Good internal communications about fraud can lead to a well-informed, engaged and empowered workforce and a more fraud-resilient, ethical charity.
Effective communication can play a significant role in the prevention, detection and deterrence of fraud. Done well, it can lead to fraud being spotted and stopped much earlier. Done badly, fraud will continue undiscovered and unchecked.
Why is good internal communication important?
Continuous internal communication and training are critical to shaping the ethical culture of a charity. It is essential in order to change attitudes to fraud, reinforce a positive work environment and encourage the reporting of fraud concerns.
It also keeps fraud at the forefront of everyone’s mind.
Staff need to understand that counter fraud policies and activities are there to encourage, support and protect them.
A counter-fraud culture which exudes good governance will begin with a dedicated counter fraud team or, if you are part of a very small charity, a dedicated person who acts as the counter fraud champion. They will be tasked with ensuring that a counter fraud culture permeates throughout the charity.
Begin staff awareness initiatives in high- risk areas – which might be particular roles, projects, offices, departments, functions or processes – before rolling them out more widely. Consider whether participation in any such sessions need to be mandatory.
Often there are challenges to overcome, such as the attitudes and expectations of trustees, managers and staff; and the size, culture and geography of the charity. But the potential benefits of successful communication will make the effort worthwhile.
Good internal communication can lead to the following.
- Improved fraud awareness: As part of your overall communication strategy, create a fraud awareness plan. Staff blogs, webinars, team meetings and emails are good ways to raise awareness and will result in staff being better informed and more likely to identify and report fraud.
- Better staff engagement: Make yourself known as the fraud champion or counter fraud team. Set up a stand in your work canteen or hand out information around the office. Mostly importantly, speak to people. Staff are much more likely to approach a friendly face and someone they feel at ease with.
- Strong tone from the top: It is much easier to create a good counter fraud culture when staff are guided and supported by trustees and senior managers. Meet with them to discuss the positive impact that good internal communications can have on countering fraud.
- Improved understanding of the problem: Charities that have effective internal communications about fraud often see a noticeable increase in fraud reports. A well- informed, fraud-aware workforce that is willing to raise concerns enables appropriate action to be taken. This is far better than simply ignoring the problem.
- Fewer financial losses from fraud: As a result of heightened awareness and preventative techniques, losses resulting from fraud can be reduced.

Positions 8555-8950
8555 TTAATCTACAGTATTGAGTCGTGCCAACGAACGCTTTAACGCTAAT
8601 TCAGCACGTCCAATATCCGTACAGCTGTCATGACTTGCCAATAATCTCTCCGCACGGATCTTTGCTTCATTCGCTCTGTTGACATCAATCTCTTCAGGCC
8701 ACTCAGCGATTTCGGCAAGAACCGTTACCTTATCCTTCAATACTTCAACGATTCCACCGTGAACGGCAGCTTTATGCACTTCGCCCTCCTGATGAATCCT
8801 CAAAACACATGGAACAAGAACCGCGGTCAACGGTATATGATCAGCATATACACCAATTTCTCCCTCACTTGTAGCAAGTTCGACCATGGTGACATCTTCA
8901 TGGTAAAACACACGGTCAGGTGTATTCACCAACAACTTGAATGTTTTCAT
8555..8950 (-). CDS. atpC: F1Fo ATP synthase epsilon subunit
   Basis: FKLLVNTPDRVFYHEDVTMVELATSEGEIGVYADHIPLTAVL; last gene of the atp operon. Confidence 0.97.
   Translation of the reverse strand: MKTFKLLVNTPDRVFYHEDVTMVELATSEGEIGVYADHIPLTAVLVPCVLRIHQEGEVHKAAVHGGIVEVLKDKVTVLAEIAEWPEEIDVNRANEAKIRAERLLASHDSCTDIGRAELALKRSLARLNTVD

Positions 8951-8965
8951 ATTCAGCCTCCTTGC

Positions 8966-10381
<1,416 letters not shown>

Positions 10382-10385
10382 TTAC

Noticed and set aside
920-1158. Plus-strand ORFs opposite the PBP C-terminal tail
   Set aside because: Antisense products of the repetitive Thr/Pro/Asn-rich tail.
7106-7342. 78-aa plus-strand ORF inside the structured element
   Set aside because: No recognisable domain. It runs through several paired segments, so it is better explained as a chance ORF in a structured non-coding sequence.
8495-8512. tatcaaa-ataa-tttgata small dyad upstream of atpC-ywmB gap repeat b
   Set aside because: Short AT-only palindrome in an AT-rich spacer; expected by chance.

The basics of good communication
- Keep messages simple and clear.
- Use a variety of mediums.
- Involve everyone.
- Act on feedback.
Five steps to get started
Identify your key messages: Set out the counter fraud messages you want to share with your staff and how you will do this. Work with other key internal stakeholders, such as human resources, governance and finance. Use their expertise to assist with proactive exercises, interpreting the results and identifying potential areas of concern.
Adopt a ‘little and often’ approach: Drip-feed your fraud messages to staff on a regular and continuous basis to maintain heightened awareness levels.
Use a variety of mediums: Use different ways to engage with staff and get your messages across: posters, videos, awareness days, training session (self-study and instructor led), quizzes, intranet pages, fraud alerts, staff newsletters and case studies. Also consider taking part in sector-wide initiatives like charity fraud awareness week.
Keep it simple and accessible: Keep your messages clear and simple. Fraud reporting mechanisms need to be accessible and easy to use by everyone regardless of where they are based. Ensure the details of your counter fraud champion or team (if you have one) are well publicised to staff throughout the charity.
Monitor effectiveness: Assess your communications using tools such as staff fraud awareness surveys and informal feedback. The results will alert you to any changes that may be needed and help inform future work.
BUILDING YOUR CHARITY’S DEFENCES
- Do we have a counter fraud champion or team that leads our work in this area?
- Have we spoken to our internal communications person (or team) about the best ways to share counter fraud messages with staff?
- Do we have a counter fraud internal communications plan?
- Are our counter-fraud policies and processes communicated effectively to all of our staff and volunteers at the point of recruitment and at regular intervals during their service?
- How do we measure the success of our communications and have we got a plan for making improvements?
- What training and support do we provide for our staff, and how often do we refresh this?
Preventing Charity Fraud contains resources to help charities prevent, detect and respond to fraud.
This helpsheet was kindly prepared by Jessica Lightowler from the British Council.
Published 2019. Last updated August 2021.
© Fraud Advisory Panel and Charity Commission for England and Wales 2019, 2021. Fraud Advisory Panel and Charity Commission for England and Wales will not be liable for any reliance you place on the information in this material. You should seek independent advice.
This work is licensed under a Creative Commons Attribution-NonCommercial-NoDerivatives 4.0 International License.